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Last Updated: Wednesday, 1 August 2007, 10:57 GMT 11:57 UK
US launches broad strategy in Middle East
By Paul Reynolds
World Affairs correspondent, BBC News website

Condoleezza Rice and Robert Gates
Condoleezza Rice and Robert Gates with Saudi Foreign Minister Saud al Faisal

The United States has embarked on a diplomatic strategy in the Middle East in which it hopes to rally support for Iraq, arm its allies, isolate Iran and launch a new conference for peace between the Israelis and Palestinians.

The strategy is being launched in visits to the region by the US Secretary of State Condoleezza Rice and the Defence Secretary Robert Gates.

The aim is to try to put some long-term cohesion into the various strands of US policy in the region. These have faced difficulties recently because of the war in Iraq, the refusal of Iran to suspend uranium enrichment and the failure to make any progress in the Palestinian/Israeli peace process.

The strands are detailed below.


The US is proposing a regional conference sometime in the autumn, possibly in October or November, and maybe in the US itself.

The aim is to capitalise on whatever momentum has been created by a peace plan put forward by Saudi Arabia and approved by other Arab countries. This plan has been given a shove following the upheavals caused by the Hamas takeover in Gaza and the effort to support the government of Mahmoud Abbas in the West Bank.

In the Middle East diplomats often make conferences as a substitute for making peace.
The Saudis have indicated that they will attend and, since Israel intends to be there, this could be a step forward, as the Saudis do not recognise the State of Israel.

The problem, as so often in the Middle East, is that diplomats often make conferences as a substitute for making peace.

The Saudi plan calls for Israel to withdraw to the lines of 1967 and to reach a "just" solution of the Palestinian refugee issue, in exchange for full recognition by Arab states and peace treaties.

Israel does not trust such a bargain and is worried about the "just solution" for the refugees. It would be based, according to the plan, on UN General Assembly resolution 194, from 1948, which said that refugees should go home or could choose compensation.


This is a major new move and subject to approval by the US Congress. Israel and Egypt, which are reaching the end of a 10-year cycle of military aid, will be strongly supported.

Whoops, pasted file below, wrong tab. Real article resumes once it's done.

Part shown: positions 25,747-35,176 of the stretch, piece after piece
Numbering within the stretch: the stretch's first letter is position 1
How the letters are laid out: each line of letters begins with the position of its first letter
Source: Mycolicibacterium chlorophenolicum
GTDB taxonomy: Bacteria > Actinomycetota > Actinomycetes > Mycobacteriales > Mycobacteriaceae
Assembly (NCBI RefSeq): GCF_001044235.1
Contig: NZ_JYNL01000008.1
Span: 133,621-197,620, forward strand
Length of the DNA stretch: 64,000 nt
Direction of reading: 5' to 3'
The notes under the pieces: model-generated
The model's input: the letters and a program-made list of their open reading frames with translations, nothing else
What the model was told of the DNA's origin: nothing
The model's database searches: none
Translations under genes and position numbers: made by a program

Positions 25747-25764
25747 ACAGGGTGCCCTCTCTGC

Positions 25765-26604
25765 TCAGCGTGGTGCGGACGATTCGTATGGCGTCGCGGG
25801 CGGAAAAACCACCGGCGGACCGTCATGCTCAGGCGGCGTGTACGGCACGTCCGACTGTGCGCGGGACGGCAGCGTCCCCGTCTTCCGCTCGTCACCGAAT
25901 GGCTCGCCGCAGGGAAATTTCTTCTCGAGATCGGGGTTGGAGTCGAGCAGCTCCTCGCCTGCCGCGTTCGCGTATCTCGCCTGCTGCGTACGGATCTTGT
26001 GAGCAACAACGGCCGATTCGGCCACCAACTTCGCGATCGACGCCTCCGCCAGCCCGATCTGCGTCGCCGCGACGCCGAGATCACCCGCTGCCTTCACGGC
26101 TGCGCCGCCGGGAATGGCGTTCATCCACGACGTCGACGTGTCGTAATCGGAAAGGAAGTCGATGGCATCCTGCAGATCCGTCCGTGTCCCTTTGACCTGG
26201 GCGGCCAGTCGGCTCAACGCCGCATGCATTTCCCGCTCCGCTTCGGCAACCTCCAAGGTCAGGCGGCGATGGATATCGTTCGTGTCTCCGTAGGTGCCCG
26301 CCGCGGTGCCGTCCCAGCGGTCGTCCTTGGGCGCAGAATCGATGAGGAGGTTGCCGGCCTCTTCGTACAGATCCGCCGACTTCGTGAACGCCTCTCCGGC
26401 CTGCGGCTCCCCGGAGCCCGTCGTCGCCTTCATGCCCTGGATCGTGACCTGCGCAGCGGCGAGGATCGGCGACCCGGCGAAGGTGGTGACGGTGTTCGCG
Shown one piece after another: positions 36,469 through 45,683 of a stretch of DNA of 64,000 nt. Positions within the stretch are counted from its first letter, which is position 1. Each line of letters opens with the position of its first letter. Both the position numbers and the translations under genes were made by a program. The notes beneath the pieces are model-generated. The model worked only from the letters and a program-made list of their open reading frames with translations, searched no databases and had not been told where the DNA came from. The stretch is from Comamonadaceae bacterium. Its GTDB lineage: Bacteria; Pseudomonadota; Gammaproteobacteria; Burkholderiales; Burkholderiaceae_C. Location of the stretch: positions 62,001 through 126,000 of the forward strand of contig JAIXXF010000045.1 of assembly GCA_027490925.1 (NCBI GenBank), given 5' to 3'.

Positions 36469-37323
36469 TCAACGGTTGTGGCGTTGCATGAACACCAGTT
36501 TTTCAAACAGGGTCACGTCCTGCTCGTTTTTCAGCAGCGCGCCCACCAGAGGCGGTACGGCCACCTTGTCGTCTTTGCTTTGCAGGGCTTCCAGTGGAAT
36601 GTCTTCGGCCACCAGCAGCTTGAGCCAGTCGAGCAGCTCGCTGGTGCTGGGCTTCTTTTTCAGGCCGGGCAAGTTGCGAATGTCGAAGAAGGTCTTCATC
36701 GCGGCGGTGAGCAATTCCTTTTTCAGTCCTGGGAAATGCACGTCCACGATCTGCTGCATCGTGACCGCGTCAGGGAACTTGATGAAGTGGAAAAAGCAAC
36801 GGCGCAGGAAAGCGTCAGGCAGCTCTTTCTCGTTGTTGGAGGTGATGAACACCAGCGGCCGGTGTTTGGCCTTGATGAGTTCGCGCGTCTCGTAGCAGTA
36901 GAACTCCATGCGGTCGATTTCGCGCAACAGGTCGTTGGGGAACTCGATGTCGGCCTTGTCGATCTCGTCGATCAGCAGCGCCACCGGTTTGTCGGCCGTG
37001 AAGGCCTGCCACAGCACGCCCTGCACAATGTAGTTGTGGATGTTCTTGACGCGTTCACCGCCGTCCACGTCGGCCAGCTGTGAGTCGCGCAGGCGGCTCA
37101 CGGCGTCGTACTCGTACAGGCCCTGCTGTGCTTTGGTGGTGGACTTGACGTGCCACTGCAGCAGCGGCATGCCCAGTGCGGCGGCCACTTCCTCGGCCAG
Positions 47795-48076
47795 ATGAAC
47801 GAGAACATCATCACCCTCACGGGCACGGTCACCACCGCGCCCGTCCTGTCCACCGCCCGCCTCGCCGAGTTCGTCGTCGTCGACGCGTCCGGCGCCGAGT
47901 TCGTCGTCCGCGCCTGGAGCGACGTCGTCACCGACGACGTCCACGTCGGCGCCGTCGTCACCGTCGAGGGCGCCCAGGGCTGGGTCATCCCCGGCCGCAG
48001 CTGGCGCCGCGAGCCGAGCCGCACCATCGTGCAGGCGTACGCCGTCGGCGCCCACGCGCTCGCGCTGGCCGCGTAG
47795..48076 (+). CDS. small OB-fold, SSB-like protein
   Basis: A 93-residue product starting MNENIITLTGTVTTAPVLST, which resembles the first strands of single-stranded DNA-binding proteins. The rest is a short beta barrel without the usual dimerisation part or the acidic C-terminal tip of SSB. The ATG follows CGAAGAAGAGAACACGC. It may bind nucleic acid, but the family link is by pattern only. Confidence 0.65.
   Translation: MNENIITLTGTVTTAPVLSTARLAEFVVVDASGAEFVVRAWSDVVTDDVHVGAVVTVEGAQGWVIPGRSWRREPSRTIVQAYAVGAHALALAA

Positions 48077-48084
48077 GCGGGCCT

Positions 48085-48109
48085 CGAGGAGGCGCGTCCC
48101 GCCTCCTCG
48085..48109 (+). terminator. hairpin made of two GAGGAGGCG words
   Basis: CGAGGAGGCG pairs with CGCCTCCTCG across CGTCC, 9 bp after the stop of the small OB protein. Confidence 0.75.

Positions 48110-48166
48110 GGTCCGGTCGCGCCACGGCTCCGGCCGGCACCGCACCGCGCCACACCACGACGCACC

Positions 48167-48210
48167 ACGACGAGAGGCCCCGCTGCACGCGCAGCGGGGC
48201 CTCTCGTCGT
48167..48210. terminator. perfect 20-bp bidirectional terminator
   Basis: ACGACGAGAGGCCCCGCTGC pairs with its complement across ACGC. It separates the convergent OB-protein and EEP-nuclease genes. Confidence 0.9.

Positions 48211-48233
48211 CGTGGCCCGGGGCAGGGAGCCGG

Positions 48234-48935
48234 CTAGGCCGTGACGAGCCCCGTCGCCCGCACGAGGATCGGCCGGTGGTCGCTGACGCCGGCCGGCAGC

Israel is to get an increase from $2.4 billion per year to $3 billion per year, totalling $30 billion over the next 10 years. The increase is partly to enable Israel to keep the qualitative edge in weapons that the US is committed to providing. Egypt will have its $1.3 billion per year aid continued for another 10 years for a total of $13 billiion.

Arms sales will be made to Saudi Arabia and other Gulf states. These could amount to deals worth $30 billion and will include the latest smart weapons for the Saudis as well as ships for the Saudi navy.

The idea is to reassure US allies that the US is with them. Mr Gates stated that the US, having been in the Gulf for some 60 years had "every intention of being here for a lot longer".


The arming of Arab allies is linked to the growth of what the US and some of its Arab allies see as the threat of Iran. In the case of Israel, Iran is seen as an even more immediate threat and Syria is also seen as a potential one.

Condoleezza Rice has described Iran as "the single most important, single-country challenge... to US interests in the Middle East..."

One element of the thinking behind the arms sales is that if Arab countries are reassured, then they might not press for their own nuclear weapons in the event that Iran one day develops them, although Iran says it has no intention of doing so.


The US is beginning the process of trying to shape a Middle East in which Iraq finds its own place, based on an assumption, yet to be realised, that Iraq can be stabilised.

Washington has been worried that the Saudis in particular have not been supporting the Shia-led Iraqi government and wants tighter border controls by both Saudi Arabia and Syria to stop infiltration by foreign fighters.

But, wider than that, the US is seeking to establish Sunni Arab support for Iraq in the hope that this would help prevent a future Iraqi government from being too much under the influence of Iran.

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